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2nd October 2019

Paul Chelimo on the INEOS 1:59 Challenge

Paul Chelimo – The American athlete endurance athlete is the 2016 Olympic 5000m silver medallist and 2017 World 5000m bronze medallist.

As a youngster growing up in Iten in Kenya one of my favourite memories was watching Eliud Kipchoge beat Kenenisa Bekele and Hicham El Guerrouj to the world 5000m title at the 2003 Paris World Championships.

Since his victory in Paris, I have continued to follow Kipchoge’s career closely. To have witnessed him develop into such a dominant marathon runner has been insane. He is a very special athlete.

With this in mind, it is very exciting for me to be involved a pacemaker for the INEOS 1:59 Challenge. It is such a unique project and is something that will probably never happen again.

Kipchoge is such a selfless character. He always really appreciates his training partners and that is one reason I’m very attracted to him as an athlete. Out of that respect comes a really desire to help him make history in Vienna.

The INEOS 1:59 Challenge pacemakers at the testing weekend in Vienna on 1st September. Credit: Bob Martin

There are so many qualities which make him such a special athlete, but above it his discipline and mentality that stand out. Everything he does is focused on his sport. In fact, I’m fairly sure that at this very moment, Eliud would either be having a massage or sleeping. Anything to make sure he can be the best athlete he possible can be.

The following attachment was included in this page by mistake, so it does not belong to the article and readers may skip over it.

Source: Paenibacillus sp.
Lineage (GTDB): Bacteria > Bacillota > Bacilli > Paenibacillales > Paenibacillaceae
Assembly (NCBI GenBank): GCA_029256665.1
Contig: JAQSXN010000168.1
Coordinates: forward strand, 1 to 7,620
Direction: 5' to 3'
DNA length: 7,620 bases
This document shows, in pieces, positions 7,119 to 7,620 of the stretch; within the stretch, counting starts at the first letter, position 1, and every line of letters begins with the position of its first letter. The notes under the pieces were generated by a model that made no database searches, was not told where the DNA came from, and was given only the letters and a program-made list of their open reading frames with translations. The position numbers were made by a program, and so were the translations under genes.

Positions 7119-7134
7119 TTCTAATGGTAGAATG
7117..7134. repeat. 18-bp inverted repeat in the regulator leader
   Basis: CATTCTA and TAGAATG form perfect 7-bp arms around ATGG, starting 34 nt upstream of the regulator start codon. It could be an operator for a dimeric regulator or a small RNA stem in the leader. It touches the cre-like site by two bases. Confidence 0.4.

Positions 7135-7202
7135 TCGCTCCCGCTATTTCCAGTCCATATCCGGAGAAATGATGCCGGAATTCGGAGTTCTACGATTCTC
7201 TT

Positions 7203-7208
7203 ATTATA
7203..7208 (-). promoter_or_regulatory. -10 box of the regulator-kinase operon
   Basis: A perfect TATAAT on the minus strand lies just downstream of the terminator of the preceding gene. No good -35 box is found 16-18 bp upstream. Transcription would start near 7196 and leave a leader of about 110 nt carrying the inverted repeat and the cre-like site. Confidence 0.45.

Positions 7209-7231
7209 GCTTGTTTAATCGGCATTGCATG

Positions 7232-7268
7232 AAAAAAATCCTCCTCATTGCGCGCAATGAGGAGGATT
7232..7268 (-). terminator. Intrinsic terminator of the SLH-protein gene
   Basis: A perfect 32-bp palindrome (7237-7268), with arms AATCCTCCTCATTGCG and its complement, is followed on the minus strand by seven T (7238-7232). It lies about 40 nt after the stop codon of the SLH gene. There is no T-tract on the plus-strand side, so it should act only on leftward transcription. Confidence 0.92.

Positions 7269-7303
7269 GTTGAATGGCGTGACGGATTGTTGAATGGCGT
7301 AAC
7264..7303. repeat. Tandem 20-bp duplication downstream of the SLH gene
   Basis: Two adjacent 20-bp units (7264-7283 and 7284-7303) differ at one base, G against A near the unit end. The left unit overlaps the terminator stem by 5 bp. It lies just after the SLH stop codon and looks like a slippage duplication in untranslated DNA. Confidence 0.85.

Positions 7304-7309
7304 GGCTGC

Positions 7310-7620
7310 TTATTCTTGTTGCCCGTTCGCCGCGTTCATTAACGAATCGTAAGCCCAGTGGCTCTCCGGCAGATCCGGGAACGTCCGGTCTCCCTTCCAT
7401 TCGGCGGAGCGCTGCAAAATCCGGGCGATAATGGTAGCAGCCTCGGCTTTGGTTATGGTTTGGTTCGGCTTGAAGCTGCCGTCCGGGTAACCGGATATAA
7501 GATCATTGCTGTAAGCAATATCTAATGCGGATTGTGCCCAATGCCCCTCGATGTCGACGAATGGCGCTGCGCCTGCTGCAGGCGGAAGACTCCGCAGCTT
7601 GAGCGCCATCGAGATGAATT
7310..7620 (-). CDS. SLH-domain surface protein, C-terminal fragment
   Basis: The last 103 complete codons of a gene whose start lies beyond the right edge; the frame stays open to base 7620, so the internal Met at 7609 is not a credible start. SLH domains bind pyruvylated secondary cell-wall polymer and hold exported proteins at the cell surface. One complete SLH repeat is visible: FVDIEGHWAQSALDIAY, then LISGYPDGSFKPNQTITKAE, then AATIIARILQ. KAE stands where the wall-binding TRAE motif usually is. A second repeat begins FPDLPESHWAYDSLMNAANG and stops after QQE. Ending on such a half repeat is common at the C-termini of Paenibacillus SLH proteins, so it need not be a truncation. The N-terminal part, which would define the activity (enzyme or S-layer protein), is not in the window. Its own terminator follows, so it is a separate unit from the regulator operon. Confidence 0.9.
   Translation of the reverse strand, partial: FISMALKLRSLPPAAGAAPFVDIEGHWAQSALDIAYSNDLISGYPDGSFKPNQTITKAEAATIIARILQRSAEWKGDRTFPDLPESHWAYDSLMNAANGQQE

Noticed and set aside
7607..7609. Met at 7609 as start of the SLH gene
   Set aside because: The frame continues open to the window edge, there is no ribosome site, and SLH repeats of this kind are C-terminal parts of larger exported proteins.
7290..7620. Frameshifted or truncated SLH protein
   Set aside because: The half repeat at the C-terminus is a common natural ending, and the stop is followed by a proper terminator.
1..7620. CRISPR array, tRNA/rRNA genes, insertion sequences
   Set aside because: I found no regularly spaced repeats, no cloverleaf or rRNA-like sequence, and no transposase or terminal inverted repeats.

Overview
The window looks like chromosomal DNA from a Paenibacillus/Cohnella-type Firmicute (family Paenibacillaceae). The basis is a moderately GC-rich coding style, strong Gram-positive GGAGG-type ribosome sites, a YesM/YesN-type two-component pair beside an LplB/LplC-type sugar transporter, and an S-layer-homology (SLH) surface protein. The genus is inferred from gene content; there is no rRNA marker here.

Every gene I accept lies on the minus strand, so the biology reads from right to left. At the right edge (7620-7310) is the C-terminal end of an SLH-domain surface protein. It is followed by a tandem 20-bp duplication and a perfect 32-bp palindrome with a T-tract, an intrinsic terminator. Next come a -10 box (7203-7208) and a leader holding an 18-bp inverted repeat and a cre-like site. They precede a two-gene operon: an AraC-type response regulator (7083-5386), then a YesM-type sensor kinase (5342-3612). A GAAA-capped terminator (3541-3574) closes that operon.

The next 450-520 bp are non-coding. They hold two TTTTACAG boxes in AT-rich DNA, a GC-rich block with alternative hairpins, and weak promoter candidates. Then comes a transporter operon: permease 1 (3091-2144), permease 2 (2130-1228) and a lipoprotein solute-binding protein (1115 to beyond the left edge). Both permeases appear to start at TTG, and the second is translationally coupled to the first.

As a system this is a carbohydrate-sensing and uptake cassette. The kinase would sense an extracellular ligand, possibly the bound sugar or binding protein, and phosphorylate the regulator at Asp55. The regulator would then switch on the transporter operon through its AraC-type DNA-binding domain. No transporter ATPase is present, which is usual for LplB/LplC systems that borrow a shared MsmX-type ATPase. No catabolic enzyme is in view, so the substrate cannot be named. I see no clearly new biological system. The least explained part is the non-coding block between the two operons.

Yet it is one thing to have top-level discipline in training, it is quite another to consistently convert that into racing – he is so tough mentally.

For any athlete who faces Kipchoge in a race they know it is going to be very, very tough to beat him. If you want to finish ahead of him you know that you need to running at a world record pace.

In terms of the INEOS 1:59 Challenge, at first I was not too sure whether it was possible to run a sub-two-hour marathon, but having visited the course as part of the testing weekend, I’m now much more confident. 

The course is flat, the environment perfect to make history. Remember, this is a man who ran the Berlin Marathon in 2:01 with only one pacemaker to help him through the first 25km. In Vienna he will have the benefit of several pacemakers around him the entire race, setting a perfectly even pace.

We will wait to see what is possible, but I’m looking forward to playing my part in helping Eliud achieve his goals.

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